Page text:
Doug Ford would become Ontario's prime minister, dragged into power by a desire for change and a promise to cut taxes and reduce government, ending 15 years of Liberal Party rule in Canada's most populous province.
Ford's progressive conservatives were ready to win roughly 70 of the province's 124 districts in Thursday's election, according to a CBC projection. CBC, Global News and CTV called for a majority government, which means that conservatives can govern without the support of another party. The projections are based on partial results.
Ford, 53, a former city councilor and brother of the late mayor of Toronto, Rob Ford, presented a "for the village" platform of tax cuts for businesses and the middle clbad, along with lower prices for gasoline and electricity. While the tax cuts and their promise to reduce the government's "waste" resonated with voters and were compared to President Donald Trump, it is unclear how he will fund his promises. The party did not disclose a fully budgeted plan.
Conservatives are promising to balance the budget in a "responsible time frame," even as they pledge to cut taxes and increase spending on health care and infrastructure. Ontario's debt has soared under the Liberal Party, rising to 37 percent of gross domestic product, from about 27 percent when they took power in 2003. Ontario, home to some of Canada's largest companies and its service center financial, is the largest sub-sovereign borrower in the world.
Ford succeeds Kathleen Wynne, a five-year incumbent company that granted last week that she was heading to defeat. His party had become deeply unpopular amid the rising prices of electricity and voter fatigue. The main rival of Ford was the leader of the New Democratic Party, Andrea Horwath, 55, who released tax increases to corporations and people with high incomes to finance expanded social programs. The conservatives and the NDP were in the same situation in most surveys based on popular support, although Ford's support was more widespread throughout the province, which generated more seats.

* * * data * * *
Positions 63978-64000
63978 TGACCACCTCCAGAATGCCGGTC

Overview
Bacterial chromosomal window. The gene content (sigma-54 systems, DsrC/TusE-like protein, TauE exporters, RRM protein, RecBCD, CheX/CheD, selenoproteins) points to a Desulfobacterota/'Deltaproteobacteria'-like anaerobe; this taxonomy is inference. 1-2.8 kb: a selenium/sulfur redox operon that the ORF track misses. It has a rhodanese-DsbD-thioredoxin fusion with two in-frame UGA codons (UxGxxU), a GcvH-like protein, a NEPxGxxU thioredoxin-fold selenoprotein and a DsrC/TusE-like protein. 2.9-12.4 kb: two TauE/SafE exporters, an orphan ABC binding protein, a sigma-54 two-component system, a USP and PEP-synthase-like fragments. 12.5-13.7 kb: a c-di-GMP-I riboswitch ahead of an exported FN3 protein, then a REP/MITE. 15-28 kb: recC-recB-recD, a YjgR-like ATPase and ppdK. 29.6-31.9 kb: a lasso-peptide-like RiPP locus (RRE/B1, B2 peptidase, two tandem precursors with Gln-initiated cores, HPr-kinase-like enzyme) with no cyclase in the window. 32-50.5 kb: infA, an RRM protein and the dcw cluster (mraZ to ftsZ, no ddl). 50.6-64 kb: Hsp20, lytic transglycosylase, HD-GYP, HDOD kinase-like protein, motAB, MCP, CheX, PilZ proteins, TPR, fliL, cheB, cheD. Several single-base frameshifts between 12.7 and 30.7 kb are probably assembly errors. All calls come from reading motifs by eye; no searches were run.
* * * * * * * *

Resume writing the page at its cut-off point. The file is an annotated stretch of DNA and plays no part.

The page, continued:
Ford also pledged to eliminate the province's limits and trade program on greenhouse gas emissions, establishing a confrontation with Prime Minister Justin Trudeau, who has pledged to ensure that each Canadian province adopts some form of carbon tax. . Ford also wants to get rid of the CEO of Hydro One Ltd., the provincial utility that was sold to investors through an initial public offering in 2015. It is not clear if a prime minister has the power to do so, since the Government has a 47 Percentage of participation.
Like his brother Rob, known around the world for his admission of crack use while managing the largest city in Canada, Doug Ford has a militant, anti-system, uncomplicated approach to politics that evokes comparisons with Triumph . The Fords built a political base known as the "Ford Nation" on the west end of Toronto, helping elevate Rob to mayor in 2010, while Doug was a de facto councilman and co-mayor.
Ford accumulated a modest fortune through the labeling business carried out by his father, Deco Labels & Tags Ltd., which Doug has directed and expanded to the United States. Rob served as mayor until 2014, Doug was at his side and when Rob fell ill – he died of cancer – Doug intervened to present himself as mayor, coming in second.